In the win­ter the forecast calls for rain ev­ery day, and ev­ery day it in­deed does rain at least a lit­tle. Once in a while the rain is hard and stormy and lasts all day, but most days it clears up for hours. In the win­ter you or­ga­nize your day around the pe­ri­ods of rain and hope that you do not ab­so­lutely have to go some­where right when the skies open up. One thing I have dis­cov­ered, how­ever, is that on any given day in the late af­ter­noon, shortly be­fore sunset, the sky clears up, and the sun, now low in the sky, comes in un­der the clouds and lights up the city, gild­ing it. This is in fact one of my fa­vorite times to go down to the Cais das Col­u­nas. The big square of the Praça do Comér­cio, with its arch un­der which you pass to en­ter the city, to­gether with the quay could make a ro­man­tic of even the most cyn­i­cal per­son. Friends, cou­ples, and fam­i­lies take pic­tures of them­selves and each other down on the quay, while a guitar player with a small amp plays Dire Straits songs. The ef­fect should be kitsch, but some­how it is not—maybe be­cause the air is fra­grant and the light is soft.

In our bairro the housewives are very savvy about the rains, and on a win­ter day they are quick to hang out their laun­dry over the street as soon as there are a few hours with no pre­cip­i­ta­tion. I think they al­ways have some laun­dry washed and ready to hang. On days when it rains non­stop, they throw sheets of plas­tic over their hung wash.

On one of our very first days here in Jan­uary the pre­visão me­te­o­rológ­ica (weather forecast) was ex­cel­lent: sun all day with a zero per­cent chance of rain. On this per­fect day for a long walk, Aara and I left parkas and um­brel­las at

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home. If we stood in the sun­light, it was warm enough with­out a coat. We walked up to­ward the Sé, and near it we came across a charm­ing lit­tle book­store, the Livraria Fab­ula Ur­bis. The book­store owner, João, said noth­ing but “good day” un­til, af­ter I had looked around a fair bit, I asked him whether he had Tabuc­chi’s Sostiene Pereira in Por­tuguese. Sud­denly he came alive. He be­gan ri­fling through the ar­mário where he kept the Por­tuguese books and pulled out Tabuc­chi’s Re­quiem, the first and only book Tabuc­chi wrote in Por­tuguese, not Ital­ian. We now started to talk about literature, and were still at it forty-five min­utes later.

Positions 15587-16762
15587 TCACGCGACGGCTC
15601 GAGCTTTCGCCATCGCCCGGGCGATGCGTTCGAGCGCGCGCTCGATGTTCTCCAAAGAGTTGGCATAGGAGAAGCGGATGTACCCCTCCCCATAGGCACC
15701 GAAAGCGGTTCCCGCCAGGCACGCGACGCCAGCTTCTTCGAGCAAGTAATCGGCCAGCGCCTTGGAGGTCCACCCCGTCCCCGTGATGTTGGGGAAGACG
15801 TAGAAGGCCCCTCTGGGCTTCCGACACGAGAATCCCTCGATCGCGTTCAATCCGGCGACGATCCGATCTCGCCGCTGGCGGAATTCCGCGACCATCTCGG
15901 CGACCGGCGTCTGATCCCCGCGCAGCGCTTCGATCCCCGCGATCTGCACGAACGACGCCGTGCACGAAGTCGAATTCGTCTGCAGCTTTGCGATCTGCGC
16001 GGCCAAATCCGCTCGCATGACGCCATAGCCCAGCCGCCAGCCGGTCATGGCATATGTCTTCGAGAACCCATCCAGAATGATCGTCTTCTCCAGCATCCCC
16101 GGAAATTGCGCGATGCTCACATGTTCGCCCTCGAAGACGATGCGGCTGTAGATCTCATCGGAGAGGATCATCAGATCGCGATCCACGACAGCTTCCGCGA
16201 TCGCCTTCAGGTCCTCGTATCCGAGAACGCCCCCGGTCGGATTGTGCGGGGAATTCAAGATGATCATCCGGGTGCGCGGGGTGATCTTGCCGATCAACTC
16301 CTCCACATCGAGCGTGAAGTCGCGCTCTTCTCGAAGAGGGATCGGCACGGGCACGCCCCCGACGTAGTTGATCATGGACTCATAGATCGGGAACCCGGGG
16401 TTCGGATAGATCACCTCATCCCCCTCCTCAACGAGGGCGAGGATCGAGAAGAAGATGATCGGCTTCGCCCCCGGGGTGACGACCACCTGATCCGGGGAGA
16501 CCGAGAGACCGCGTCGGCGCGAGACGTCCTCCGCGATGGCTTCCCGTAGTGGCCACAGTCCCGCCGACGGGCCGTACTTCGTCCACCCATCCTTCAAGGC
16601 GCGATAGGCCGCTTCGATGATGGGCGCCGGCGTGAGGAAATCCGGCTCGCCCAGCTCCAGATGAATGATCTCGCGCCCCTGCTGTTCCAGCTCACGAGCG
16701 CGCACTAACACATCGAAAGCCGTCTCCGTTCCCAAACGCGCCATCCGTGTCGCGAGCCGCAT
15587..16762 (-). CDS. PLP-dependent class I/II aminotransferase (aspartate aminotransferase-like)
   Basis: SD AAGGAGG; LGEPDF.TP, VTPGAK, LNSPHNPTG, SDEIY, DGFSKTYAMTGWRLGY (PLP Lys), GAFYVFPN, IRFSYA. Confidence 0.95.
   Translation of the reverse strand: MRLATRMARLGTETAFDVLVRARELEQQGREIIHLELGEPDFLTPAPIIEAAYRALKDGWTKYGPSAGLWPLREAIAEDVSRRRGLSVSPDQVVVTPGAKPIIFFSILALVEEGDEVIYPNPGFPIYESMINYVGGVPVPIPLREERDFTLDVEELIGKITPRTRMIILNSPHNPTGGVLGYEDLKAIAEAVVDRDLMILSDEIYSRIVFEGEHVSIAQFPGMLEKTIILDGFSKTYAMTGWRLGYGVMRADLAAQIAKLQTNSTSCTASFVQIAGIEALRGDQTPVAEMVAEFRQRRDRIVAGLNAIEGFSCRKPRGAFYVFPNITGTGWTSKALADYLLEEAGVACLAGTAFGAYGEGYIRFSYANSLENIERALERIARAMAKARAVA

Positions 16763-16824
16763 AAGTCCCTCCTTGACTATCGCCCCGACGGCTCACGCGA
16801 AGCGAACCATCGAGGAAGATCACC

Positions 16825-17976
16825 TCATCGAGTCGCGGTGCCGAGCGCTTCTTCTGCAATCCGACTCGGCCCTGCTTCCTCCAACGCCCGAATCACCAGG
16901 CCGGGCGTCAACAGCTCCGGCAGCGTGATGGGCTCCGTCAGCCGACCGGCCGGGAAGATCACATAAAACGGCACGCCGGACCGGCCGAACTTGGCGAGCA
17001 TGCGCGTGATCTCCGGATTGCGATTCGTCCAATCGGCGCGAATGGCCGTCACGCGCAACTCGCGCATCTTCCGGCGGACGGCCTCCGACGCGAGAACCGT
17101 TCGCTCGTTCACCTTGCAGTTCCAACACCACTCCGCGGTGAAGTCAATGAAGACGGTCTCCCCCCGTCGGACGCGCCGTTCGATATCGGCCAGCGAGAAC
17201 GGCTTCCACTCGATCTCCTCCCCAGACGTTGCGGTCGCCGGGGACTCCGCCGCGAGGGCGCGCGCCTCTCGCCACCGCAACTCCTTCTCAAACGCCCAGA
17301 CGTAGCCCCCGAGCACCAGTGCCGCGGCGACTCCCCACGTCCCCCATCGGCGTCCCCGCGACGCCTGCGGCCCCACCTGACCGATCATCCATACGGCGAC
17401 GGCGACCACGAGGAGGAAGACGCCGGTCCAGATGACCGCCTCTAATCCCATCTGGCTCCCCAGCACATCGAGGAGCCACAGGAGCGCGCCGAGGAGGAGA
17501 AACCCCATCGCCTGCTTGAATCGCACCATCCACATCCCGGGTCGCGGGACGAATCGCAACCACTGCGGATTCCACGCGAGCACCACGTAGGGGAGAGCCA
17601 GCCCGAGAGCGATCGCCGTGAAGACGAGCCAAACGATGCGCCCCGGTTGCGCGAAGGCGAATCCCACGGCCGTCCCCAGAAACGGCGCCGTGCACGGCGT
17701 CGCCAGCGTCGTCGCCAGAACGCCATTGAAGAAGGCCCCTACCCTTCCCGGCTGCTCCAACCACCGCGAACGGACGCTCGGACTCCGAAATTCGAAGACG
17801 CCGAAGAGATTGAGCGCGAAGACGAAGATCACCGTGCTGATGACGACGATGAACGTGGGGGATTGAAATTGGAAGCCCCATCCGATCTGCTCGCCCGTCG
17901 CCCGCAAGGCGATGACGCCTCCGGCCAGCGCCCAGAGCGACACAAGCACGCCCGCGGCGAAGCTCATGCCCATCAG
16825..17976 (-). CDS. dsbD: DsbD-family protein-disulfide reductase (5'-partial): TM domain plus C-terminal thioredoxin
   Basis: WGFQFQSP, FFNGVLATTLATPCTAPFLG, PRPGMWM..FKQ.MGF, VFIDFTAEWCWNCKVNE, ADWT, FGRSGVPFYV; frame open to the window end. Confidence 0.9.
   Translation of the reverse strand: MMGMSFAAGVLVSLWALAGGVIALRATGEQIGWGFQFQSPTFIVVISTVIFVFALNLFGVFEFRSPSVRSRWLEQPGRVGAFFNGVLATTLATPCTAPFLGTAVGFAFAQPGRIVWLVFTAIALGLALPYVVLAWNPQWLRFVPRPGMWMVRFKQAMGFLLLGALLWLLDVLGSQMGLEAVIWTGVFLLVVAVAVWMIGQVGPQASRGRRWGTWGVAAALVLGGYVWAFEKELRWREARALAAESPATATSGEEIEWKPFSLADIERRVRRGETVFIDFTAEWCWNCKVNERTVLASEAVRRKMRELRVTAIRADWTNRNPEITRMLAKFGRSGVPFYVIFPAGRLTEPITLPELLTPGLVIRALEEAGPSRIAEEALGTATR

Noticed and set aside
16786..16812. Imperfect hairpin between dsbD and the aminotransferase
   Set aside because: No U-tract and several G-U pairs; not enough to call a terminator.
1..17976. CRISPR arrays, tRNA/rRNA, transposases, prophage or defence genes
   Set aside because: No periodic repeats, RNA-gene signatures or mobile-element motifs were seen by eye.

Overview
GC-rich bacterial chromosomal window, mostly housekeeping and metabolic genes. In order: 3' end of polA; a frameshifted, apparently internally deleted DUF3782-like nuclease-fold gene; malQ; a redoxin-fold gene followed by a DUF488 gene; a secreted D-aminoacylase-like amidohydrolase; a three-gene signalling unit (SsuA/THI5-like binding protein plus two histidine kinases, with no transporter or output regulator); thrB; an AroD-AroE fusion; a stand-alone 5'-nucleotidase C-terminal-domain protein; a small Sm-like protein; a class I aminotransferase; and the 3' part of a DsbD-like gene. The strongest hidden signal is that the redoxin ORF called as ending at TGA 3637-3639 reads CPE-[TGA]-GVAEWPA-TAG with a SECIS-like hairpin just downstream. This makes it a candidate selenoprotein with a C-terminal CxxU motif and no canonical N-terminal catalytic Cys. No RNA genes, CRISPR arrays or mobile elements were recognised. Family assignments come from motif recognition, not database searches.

In another bookshop across town I asked about Sara­m­ago one day, and to my sur­prise the owner said that he had tried sev­eral times to read Sara­m­ago and could never get past sixty or seventy pages. I told him that I had had ex­actly the same ex­pe­ri­ence. “Sara­m­ago não é bom escritor,” he told me sim­ply. “Sara­m­ago is not a good writer.”

Not a good writer! What a judg­ment about Por­tu­gal’s only No­bel lau­re­ate in literature! But the com­ment was good for another forty-five min­utes on the topic of who was a great writer and who was not.

Af­ter our con­ver­sa­tion about Tabuc­chi, João sug­gested we read the novel Os Ma­ias by Eça de Quieroz, the “Flaubert” of Por­tu­gal. At seven hun­dred pages, the vol­ume looked a bit daunt­ing, but we de­cided to take the plunge. From the first pages, the novel im­merses the reader into its teem­ing nine­teen­th­cen­tury world, in which horse-drawn car­riages run up and down the hills that an­ti­quated trams now travel. In truth, though, in terms of style Eça is much more like Balzac than Flaubert—not to men­tion that Os Ma­ias is far longer than any novel Flaubert ever pub­lished. Eça’s char­ac­ters are drawn with great nu­ance and com­plex­ity, and they un­dergo mo­men­tous and some­times sud­den changes. Per­haps the most de­li­cious as­pect, though, is that Eça was writ­ing for a public that had read the great nine­teenth-cen­tury French writ­ers, so his char­ac­ters can get away with mak­ing com­ments to each other on the or­der of “No, mon cher, you can­not do that! Af­ter all, this isn’t a novel by Balzac . . .”